BBC NEWS Americas Africa Europe Middle East South Asia Asia Pacific
BBCi NEWS   SPORT   WEATHER   WORLD SERVICE   A-Z INDEX     

BBC News World Edition
 You are in: Science/Nature  
News Front Page
Africa
Americas
Asia-Pacific
Europe
Middle East
South Asia
UK
Business
Entertainment
Science/Nature
Technology
Health
-------------
Talking Point
-------------
Country Profiles
In Depth
-------------
Programmes
-------------
BBC Sport
BBC Weather
SERVICES
-------------
EDITIONS
Wednesday, 3 July, 2002, 16:47 GMT 17:47 UK
How likely is GM crop contamination?
Oil seed rape field
Oil seed rape crops are especially at risk
As the European Parliament votes to introduce strict labelling on foods containing genetically modified ingredients, the BBC's science correspondent, Ania Lichtarowicz, looks at how likely contamination between GM and non-GM crops is.

Fears about accidental contamination have been discussed since the first genetically modified crops were created.

Current scientific techniques mean that genetic changes made to plants are permanent.

Greenpeace campaigner Lord Melchett
Anti-GM campaigners have long protested about contamination
When a new gene - for instance one which will make the crop resistant to certain pests - is inserted into DNA from a plant cell, it is then found in every cell of the resulting plant.

This includes the pollen, which can spread to neighbouring fields and fertilise non-GM crops.

If this happens, new plants in that field may contain the GM gene.

Research published last week showed clearly that GM pollen can contaminate fields up to three kilometres (1.85 miles) away.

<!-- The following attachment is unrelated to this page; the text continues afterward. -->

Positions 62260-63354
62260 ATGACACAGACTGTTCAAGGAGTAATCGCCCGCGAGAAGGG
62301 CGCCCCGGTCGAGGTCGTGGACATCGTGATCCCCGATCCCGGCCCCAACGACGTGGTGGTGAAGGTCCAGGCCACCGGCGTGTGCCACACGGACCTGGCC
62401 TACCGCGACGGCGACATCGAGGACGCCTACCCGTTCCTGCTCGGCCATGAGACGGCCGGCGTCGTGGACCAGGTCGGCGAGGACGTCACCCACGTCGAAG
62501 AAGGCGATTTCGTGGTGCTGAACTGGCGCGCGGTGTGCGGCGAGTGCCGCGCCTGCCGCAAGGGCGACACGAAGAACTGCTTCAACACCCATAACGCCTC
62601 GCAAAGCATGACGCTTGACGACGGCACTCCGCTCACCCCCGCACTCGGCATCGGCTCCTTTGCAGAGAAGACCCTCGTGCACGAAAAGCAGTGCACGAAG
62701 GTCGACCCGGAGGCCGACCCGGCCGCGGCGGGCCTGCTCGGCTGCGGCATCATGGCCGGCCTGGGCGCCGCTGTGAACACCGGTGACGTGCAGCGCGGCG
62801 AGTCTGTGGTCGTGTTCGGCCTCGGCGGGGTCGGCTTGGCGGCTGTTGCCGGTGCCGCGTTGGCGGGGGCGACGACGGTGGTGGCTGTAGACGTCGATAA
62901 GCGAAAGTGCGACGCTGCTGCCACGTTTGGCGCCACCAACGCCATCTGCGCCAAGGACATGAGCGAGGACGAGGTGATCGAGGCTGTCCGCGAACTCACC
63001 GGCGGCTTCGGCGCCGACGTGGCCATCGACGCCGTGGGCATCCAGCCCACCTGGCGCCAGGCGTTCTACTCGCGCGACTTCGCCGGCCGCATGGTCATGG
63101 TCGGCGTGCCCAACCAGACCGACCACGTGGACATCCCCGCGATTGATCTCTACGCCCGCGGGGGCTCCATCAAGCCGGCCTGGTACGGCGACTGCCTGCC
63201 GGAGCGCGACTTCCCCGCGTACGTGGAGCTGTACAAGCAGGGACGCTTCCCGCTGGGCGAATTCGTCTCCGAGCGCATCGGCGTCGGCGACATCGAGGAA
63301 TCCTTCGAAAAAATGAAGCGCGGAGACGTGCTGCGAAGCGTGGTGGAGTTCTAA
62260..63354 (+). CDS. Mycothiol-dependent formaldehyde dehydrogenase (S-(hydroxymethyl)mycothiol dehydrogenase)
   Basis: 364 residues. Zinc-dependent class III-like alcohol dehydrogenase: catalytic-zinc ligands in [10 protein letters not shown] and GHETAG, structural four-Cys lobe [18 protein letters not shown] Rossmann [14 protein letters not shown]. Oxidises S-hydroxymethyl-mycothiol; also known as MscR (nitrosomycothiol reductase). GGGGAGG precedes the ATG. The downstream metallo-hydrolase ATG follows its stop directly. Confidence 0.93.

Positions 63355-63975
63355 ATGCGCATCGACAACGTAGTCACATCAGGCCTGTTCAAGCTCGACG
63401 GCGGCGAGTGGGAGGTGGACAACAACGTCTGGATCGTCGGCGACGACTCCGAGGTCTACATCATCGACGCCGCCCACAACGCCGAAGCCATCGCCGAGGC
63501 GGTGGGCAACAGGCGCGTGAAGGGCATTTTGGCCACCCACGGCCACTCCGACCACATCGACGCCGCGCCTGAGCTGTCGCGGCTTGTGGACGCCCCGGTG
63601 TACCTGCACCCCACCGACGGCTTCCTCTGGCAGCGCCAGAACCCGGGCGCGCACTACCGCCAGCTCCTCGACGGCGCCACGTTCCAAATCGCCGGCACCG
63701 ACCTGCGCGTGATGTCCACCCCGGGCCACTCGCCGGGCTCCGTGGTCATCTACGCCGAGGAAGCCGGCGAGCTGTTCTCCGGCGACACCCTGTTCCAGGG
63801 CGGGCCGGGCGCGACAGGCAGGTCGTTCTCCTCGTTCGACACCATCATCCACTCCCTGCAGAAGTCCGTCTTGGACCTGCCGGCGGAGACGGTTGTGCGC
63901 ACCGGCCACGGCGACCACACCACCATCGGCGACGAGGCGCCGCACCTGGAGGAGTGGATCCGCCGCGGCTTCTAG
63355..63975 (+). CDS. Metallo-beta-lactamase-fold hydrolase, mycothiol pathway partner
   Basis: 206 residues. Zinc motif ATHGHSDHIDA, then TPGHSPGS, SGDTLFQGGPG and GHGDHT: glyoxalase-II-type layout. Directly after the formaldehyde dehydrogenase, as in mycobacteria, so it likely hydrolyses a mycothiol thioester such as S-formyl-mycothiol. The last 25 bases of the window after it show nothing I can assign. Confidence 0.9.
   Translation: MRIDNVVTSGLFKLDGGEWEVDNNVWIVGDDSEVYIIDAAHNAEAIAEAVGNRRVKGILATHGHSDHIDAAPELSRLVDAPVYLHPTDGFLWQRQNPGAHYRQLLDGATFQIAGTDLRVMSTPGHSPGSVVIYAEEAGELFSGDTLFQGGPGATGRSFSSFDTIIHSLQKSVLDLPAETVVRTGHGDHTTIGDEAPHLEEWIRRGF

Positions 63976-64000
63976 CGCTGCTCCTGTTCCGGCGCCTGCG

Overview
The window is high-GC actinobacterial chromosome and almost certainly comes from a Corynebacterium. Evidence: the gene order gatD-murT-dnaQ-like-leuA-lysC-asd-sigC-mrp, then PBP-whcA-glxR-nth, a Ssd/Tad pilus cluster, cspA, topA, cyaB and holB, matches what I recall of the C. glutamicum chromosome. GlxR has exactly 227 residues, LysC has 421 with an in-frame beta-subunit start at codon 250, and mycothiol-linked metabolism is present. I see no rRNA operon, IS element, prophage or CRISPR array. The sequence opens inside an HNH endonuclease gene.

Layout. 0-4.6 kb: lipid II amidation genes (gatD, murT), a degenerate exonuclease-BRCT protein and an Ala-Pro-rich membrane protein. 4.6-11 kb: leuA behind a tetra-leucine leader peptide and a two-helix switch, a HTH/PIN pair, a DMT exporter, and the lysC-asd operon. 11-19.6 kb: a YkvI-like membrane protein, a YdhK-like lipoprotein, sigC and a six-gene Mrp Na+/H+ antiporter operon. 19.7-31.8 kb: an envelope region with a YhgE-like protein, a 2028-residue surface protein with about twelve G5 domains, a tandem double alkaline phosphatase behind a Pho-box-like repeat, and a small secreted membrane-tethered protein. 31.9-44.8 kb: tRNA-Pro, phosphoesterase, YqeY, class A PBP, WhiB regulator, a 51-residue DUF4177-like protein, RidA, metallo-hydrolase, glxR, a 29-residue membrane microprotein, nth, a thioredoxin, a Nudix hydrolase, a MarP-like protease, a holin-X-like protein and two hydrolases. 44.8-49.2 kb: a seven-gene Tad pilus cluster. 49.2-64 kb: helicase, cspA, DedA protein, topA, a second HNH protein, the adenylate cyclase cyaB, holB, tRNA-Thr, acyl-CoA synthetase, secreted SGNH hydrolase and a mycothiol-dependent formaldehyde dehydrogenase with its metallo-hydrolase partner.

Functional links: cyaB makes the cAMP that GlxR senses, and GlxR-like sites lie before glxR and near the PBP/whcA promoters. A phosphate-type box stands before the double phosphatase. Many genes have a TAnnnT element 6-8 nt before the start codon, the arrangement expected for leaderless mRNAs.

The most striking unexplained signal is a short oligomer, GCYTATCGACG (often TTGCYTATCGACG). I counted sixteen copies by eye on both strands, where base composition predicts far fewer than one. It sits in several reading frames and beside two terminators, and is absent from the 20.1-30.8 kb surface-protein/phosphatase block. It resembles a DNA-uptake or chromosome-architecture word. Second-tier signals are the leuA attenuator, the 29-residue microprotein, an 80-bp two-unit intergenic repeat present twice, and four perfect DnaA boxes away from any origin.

Accidental contamination

But scientists are keen to point out that every plant's pollen is different. In the case of oil seed rape - the pollen is tiny and can easily be carried by wind.

Research and pressure group Genewatch says that in Canada for instance, it is almost impossible to buy GM-free oil seed rape as farmers cannot guarantee their stocks have not been contaminated.

Accidental contamination can also happen after harvesting and is often down to human error.

For example, GM-free grain can be contaminated if it is transported in a truck which had previously held GM varieties.

The European Union says accidental contamination with genetically modified organisms is lower on organic farms because separate production and marketing channels already exist for organic produce.

In animals that have been fed GM food, the scenario is slightly different. Here, contamination of meat and dairy produce by foreign DNA is highly unlikely but not impossible.

See also:

09 Jun 02 | Americas
13 Jun 00 | UK Politics
04 Feb 02 | Science/Nature
02 May 01 | Business
Internet links:


The BBC is not responsible for the content of external internet sites

Links to more Science/Nature stories are at the foot of the page.


E-mail this story to a friend

Links to more Science/Nature stories

© BBC ^^ Back to top

News Front Page | Africa | Americas | Asia-Pacific | Europe | Middle East |
South Asia | UK | Business | Entertainment | Science/Nature |
Technology | Health | Talking Point | Country Profiles | In Depth |
Programmes